Money Finance News Former CBA boss turns to Seek to find new job
Updated:

Former CBA boss turns to Seek to find new job

ian narev cba seek
Former Commonwealth Bank boss Ian Narev has a new job. Photo: The New Daily
Share
Tweet Share Reddit Pin Email

Former Commonwealth Bank chief executive Ian Narev has been appointed chief operating officer of online jobs advertiser Seek.

The New Zealander, who left CBA a year ago amid the fallout of the lender’s alleged breach of money-laundering and terrorism-funding laws, will join Seek on April 29.

He will also lead the company’s Asia-Pacific and Americas operations.

“We will benefit from his track record of being a proven, successful CEO of a complex organisation, with deep strategic thinking ability and an excellent understanding of the disruptive impact of technology,” Seek chief executive Andrew Bassat said on Tuesday.

“His extensive experience, strong personal values and business acumen will complement those of the current executive leadership team.”

Mr Narev will replace Michael Ilczynski as Asia-Pacific and Americas chief executive. Mr Ilczynski will be on an extended leave of absence from mid-July.

Seek said Mr Narev will work closely in partnership with Mr Bassat on strategy development and operating priorities for the group.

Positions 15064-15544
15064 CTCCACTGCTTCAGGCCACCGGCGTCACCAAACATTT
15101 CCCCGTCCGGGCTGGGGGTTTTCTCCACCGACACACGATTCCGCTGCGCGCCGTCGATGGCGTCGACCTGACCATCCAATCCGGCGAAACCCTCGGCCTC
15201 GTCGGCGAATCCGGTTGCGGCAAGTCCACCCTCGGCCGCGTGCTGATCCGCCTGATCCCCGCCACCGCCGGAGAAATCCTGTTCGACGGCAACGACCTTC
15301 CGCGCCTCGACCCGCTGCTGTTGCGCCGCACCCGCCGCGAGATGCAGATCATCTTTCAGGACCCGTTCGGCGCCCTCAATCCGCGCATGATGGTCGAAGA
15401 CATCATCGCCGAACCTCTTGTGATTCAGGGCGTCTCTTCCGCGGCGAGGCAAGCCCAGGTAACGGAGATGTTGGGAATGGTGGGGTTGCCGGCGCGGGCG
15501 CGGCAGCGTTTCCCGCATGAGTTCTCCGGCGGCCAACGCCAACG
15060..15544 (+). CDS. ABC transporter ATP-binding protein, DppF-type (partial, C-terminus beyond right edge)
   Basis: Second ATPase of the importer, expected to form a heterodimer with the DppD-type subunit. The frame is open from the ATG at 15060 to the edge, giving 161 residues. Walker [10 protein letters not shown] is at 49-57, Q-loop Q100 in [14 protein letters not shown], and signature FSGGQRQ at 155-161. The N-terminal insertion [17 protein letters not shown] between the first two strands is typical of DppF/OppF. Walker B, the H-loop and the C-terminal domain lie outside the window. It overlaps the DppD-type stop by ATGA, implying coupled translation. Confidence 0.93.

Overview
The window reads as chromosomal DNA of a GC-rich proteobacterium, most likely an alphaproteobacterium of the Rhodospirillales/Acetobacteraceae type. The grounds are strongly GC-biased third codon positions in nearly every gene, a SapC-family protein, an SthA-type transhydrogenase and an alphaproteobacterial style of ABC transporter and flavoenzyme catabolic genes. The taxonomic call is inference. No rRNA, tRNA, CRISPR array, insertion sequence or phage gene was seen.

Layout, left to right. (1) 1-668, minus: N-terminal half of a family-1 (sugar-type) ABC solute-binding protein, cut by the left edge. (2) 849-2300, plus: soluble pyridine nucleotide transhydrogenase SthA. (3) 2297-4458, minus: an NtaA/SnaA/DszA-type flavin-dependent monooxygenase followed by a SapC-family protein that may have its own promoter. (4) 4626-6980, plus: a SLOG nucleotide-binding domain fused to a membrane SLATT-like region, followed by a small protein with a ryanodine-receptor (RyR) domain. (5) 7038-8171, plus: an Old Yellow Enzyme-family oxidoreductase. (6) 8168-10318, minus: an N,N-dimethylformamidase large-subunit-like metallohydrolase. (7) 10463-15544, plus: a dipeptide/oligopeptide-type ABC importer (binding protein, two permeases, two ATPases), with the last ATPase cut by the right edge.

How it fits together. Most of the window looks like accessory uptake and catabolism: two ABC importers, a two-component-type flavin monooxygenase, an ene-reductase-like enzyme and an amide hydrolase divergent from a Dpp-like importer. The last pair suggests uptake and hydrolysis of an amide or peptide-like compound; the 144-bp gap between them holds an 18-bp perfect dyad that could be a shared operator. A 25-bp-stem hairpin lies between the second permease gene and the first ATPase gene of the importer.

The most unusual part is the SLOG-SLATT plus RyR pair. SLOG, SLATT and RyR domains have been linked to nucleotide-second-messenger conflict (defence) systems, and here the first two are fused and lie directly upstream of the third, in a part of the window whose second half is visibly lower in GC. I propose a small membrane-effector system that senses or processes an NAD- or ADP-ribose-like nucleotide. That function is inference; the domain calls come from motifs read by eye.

“Seek is already an extraordinary Australian global success story and is well known for its innovative and progressive culture,” Mr Narev said.

“Playing a part in helping Seek to have a positive impact on an even bigger scale is tremendously exciting.”

Mr Narev presided over a succession of record annual profits at CBA but his exit was shaped by a series of scandals that damaged trust in the bank and contributed to the eventual calling of the financial services royal commission.

He took the fall for the money-laundering and terrorism-funding probe launched by AUSTRAC, a case that led to a $700 million fine – the largest in Australian corporate history.

Shares in Seek were worth $17.25 before Tuesday’s market open, 25 per cent down on September’s all-time high $22.94.

-AAP